Soma is the story of Simon, a terminally ill man from the modern day who agrees to have his brain scanned as part of a medical experiment. Upon waking from the scan, he finds himself not in the present day, but flung a century into the future to the abandoned and decaying deep sea station, PATHOS-II. He soon discovers that the WAU, the biological computer which maintains the facility, has gone awry, and in its misguided attempt to preserve the life of the crew has created a number of deranged cybernetic monsters which now roam the facility. As Simon contends with the threat of the WAU and its creations, he sets out to discover the ultimate truth of the new world he has awoken to and the ultimate fate of humanity.
Soma is a run-and-hide style of horror game, similar to the studio’s other infamous horror title, Amnesia: The Dark Descent. Simon has no real way to fight back against threats, and instead must make use of stealth and evasion to steer clear of dangerous encounters. Unlike Amnesia, however, Soma puts considerably less focus on handling the enemies, and a far greater focus on story and exploration. It’s one of those games where there isn’t a lot of interpersonal interaction, but instead most information is relayed in the past tense via computer terminals, written messages, and something akin to audio logs.
To be honest, most of the horror in Soma isn’t really derived from the threat of the wandering enemies. Rather, it’s the bleakness and existential nausea of Soma’s plot combined with the oppressive and alien atmosphere of the deep sea that makes the game unsettling. It’s less of a horror story that focuses on mysterious physical threats (like zombies or monsters), and more a kind of cerebral horror that is focused on questions that rattle the comfortability we have with our own human existence It’s more Eraserhead than Friday the 13th.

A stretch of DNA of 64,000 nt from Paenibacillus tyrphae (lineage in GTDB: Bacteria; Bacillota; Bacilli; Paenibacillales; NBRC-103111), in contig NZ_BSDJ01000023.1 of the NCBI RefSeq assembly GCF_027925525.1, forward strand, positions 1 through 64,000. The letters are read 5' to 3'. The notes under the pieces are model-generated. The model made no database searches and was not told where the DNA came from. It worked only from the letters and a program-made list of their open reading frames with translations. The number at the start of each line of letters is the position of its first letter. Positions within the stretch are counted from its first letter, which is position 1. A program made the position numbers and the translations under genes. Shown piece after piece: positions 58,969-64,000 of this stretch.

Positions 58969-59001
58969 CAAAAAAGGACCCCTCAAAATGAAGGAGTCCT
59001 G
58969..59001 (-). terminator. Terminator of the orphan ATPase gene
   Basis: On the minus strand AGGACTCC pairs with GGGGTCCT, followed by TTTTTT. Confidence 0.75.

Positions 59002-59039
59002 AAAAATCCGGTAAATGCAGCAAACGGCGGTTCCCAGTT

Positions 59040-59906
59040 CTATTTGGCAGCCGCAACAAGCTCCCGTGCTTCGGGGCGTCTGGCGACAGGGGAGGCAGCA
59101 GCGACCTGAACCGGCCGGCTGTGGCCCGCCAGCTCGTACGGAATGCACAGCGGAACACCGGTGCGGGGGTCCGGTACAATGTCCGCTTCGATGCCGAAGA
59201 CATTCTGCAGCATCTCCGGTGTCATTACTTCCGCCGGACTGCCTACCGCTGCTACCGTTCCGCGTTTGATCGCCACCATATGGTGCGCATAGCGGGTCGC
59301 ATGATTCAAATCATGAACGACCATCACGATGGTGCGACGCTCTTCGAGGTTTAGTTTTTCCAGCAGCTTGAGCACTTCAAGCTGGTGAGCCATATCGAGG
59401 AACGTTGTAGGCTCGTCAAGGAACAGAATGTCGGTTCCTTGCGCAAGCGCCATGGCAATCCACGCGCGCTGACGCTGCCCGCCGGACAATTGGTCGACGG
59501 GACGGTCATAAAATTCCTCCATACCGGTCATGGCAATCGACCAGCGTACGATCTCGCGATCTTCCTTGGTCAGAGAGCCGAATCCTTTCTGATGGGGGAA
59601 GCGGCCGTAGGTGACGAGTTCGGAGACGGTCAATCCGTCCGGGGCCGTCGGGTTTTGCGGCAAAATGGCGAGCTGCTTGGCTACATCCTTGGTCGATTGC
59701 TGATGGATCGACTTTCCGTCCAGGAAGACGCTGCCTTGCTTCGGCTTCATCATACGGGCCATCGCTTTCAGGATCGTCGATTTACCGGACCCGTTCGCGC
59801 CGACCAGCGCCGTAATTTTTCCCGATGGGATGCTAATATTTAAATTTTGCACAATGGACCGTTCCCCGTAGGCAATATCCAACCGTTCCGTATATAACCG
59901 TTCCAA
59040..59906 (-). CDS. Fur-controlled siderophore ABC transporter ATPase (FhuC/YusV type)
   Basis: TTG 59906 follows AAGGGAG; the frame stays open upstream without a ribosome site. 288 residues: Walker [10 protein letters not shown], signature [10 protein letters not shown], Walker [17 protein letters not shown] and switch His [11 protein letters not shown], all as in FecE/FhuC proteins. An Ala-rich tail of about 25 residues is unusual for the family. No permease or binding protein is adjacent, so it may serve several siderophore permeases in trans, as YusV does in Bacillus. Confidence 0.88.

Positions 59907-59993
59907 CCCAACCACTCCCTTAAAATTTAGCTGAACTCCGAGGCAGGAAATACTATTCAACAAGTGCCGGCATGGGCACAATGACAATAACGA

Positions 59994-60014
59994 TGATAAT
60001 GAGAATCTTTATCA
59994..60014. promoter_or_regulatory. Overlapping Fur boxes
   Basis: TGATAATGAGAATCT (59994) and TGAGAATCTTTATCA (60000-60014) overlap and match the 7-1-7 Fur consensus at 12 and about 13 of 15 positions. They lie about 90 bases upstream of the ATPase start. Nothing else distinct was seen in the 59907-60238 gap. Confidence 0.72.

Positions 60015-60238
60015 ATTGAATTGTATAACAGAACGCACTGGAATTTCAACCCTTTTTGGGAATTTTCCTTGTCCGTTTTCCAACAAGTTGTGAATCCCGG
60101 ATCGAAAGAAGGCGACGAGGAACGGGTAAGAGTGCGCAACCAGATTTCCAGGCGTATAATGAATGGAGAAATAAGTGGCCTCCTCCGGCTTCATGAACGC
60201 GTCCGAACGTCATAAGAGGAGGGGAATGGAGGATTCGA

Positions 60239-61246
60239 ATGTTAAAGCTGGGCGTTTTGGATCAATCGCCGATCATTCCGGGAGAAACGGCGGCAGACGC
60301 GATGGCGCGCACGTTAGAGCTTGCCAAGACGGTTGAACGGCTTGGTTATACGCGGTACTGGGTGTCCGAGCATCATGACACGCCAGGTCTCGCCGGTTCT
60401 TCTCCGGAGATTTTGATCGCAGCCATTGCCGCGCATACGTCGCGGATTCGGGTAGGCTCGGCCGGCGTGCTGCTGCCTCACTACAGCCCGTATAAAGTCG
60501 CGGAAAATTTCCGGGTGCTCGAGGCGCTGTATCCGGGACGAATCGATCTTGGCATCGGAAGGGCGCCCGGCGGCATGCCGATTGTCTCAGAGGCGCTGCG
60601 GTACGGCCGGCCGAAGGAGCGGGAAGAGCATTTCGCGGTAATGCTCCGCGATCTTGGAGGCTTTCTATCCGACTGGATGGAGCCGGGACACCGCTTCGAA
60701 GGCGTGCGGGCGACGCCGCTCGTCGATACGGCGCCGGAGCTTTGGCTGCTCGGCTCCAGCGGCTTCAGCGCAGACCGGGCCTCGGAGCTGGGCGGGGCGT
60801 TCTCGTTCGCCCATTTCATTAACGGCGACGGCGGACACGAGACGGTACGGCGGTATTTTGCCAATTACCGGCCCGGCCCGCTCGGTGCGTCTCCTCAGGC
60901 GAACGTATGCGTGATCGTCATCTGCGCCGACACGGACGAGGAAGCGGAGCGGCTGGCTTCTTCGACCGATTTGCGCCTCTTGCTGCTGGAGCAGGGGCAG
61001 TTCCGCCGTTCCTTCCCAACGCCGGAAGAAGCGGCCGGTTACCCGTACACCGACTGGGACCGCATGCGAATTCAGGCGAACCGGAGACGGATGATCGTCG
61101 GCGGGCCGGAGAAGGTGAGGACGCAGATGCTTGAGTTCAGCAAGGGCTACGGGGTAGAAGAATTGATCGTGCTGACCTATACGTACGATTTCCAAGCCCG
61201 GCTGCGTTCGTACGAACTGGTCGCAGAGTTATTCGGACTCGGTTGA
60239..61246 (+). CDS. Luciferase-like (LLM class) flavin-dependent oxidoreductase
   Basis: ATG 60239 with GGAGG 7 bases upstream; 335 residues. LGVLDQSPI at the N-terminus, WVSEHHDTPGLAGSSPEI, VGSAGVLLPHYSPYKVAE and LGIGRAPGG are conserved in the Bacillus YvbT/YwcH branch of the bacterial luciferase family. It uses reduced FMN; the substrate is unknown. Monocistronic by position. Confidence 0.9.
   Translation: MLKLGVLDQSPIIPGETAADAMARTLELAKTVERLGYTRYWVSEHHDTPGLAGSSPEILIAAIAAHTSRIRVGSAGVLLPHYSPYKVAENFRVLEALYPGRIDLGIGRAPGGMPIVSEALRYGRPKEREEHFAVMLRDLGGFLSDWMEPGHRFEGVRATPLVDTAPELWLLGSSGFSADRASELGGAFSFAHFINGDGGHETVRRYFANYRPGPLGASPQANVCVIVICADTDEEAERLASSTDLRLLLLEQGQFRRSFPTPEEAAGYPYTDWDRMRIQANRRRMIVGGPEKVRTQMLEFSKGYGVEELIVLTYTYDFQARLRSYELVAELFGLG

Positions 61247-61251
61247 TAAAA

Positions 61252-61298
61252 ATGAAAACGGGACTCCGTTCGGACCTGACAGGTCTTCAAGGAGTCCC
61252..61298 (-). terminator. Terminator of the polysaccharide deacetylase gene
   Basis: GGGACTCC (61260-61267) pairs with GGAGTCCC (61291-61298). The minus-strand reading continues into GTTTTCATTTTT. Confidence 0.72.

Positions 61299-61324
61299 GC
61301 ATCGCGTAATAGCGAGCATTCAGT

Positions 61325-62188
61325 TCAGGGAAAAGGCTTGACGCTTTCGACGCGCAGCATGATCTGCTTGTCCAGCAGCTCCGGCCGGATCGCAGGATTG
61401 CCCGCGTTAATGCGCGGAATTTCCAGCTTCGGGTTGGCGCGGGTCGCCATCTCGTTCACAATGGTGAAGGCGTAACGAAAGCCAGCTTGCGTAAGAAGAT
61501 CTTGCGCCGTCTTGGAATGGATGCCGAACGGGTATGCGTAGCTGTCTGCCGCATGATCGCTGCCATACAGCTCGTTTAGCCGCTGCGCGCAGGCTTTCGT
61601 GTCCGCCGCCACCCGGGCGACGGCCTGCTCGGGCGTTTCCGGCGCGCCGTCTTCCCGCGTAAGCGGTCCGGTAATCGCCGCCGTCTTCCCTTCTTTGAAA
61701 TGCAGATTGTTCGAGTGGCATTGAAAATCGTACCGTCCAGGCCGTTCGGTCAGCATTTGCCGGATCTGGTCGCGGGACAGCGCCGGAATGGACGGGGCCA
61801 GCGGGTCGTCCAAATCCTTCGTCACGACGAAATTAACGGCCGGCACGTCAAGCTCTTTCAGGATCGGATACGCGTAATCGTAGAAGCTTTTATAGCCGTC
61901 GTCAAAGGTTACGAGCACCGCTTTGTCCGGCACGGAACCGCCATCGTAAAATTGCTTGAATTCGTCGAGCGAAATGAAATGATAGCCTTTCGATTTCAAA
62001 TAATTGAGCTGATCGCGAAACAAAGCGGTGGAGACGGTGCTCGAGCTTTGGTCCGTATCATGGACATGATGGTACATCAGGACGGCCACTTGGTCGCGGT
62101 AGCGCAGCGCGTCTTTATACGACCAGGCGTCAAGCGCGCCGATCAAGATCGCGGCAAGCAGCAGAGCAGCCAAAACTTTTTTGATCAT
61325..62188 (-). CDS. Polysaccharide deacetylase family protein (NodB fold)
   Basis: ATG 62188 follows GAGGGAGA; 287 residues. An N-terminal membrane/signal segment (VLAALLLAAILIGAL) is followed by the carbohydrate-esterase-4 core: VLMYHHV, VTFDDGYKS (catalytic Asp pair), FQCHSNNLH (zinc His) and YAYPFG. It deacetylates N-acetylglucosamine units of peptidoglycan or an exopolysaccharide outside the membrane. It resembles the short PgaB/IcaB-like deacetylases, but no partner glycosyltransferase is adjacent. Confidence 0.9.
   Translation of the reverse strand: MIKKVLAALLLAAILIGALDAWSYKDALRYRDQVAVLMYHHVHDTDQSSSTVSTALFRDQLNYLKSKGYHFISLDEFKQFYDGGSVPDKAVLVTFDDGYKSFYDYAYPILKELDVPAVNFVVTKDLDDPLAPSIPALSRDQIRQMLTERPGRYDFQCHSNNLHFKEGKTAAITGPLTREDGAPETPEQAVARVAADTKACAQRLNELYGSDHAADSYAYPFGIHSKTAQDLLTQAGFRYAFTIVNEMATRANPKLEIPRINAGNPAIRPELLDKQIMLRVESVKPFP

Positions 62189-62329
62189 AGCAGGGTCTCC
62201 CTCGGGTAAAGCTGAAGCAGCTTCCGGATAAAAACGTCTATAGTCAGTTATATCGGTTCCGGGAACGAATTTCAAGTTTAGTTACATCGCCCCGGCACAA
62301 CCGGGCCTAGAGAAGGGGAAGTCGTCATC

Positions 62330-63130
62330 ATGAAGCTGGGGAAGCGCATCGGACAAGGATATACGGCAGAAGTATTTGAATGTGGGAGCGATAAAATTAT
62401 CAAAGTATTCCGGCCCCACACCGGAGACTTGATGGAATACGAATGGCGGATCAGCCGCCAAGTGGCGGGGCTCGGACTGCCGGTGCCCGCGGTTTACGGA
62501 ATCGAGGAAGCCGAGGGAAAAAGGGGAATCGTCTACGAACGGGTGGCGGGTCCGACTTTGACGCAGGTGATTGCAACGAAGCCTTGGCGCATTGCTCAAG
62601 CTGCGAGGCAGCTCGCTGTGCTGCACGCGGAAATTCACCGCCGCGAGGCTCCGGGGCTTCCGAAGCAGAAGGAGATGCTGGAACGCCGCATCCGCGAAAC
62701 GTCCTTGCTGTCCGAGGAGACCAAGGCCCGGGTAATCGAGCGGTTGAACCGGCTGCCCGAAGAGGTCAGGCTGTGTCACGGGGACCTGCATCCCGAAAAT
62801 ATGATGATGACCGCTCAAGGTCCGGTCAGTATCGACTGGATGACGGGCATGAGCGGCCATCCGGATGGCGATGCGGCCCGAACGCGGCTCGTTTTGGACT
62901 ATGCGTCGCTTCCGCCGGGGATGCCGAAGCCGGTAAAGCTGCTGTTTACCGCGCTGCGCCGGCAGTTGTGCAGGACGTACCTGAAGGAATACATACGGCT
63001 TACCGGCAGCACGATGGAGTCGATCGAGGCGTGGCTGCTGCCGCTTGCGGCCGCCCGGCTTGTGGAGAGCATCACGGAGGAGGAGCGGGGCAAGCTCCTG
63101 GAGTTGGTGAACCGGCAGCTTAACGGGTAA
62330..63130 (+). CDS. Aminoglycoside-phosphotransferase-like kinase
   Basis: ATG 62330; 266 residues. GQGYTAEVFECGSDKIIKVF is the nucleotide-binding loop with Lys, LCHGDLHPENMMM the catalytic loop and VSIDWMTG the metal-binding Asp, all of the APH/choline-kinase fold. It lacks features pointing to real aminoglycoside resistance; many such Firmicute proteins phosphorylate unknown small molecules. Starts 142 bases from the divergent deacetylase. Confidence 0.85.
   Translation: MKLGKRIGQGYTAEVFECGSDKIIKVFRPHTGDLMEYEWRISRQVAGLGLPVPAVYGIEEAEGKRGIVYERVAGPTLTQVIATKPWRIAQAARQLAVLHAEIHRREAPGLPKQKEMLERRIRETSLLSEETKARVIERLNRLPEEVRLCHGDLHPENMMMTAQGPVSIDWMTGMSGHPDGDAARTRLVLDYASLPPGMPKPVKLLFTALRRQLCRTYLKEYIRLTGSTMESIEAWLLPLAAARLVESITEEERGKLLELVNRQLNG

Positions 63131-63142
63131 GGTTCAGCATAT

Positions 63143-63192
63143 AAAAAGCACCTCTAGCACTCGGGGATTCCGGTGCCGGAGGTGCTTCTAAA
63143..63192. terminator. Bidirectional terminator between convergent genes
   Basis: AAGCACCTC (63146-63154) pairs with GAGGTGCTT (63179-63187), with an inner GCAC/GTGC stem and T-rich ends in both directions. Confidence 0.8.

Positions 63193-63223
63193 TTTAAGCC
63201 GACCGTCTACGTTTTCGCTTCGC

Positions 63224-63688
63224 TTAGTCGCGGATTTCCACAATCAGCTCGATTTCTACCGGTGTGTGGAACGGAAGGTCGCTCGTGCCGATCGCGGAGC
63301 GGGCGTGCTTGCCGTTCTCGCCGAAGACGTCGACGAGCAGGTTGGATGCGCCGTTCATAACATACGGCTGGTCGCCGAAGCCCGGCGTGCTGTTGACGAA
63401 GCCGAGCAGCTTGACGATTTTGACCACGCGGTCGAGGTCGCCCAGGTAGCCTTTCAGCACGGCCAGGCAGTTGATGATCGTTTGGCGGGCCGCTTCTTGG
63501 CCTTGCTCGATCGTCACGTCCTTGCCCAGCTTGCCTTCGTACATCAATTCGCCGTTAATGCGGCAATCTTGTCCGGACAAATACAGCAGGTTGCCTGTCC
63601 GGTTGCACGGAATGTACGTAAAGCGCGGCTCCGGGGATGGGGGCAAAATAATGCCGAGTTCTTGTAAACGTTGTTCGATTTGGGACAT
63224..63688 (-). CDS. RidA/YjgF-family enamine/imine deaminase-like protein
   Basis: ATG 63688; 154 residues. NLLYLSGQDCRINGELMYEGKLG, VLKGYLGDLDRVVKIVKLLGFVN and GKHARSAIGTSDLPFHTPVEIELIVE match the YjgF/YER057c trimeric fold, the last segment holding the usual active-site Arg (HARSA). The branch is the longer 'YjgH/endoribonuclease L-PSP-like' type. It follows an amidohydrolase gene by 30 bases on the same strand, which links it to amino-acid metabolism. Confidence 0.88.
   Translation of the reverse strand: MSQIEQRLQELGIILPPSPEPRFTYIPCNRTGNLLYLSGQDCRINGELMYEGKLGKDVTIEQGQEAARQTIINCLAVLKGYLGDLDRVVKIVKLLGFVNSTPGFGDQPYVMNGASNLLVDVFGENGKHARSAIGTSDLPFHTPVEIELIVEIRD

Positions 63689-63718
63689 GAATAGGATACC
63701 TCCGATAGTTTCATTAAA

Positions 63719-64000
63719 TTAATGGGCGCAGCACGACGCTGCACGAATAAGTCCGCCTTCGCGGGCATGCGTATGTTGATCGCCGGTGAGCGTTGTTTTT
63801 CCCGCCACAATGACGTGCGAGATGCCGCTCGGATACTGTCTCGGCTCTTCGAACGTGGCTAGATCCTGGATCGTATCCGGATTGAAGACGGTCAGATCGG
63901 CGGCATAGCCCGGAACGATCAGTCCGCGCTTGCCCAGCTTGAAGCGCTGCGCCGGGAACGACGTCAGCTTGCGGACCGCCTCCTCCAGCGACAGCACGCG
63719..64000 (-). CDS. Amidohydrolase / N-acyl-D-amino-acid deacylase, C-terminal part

As a consequence, I’ve read more than a few opinions that state that Soma is best played with the enemies turned off. There exists a popular mod on Steam that basically makes all the monsters disappear, allowing the player to fully engage with the atmosphere and story without any distraction. Personally, I played through the entirety of the game with the monsters fully functional, and I found the encounters with them to be a mixed bag. There were a few that were really exciting, but there were just as many that I thought were rather menial. None of them were particularly hard to handle, save for one that I found unusually annoying. I recommend new players start the game with the enemies on, but if they become too much of a nuisance, just download the mod and turn them off. Don’t let them stop you from enjoying the things that the game truly excels at.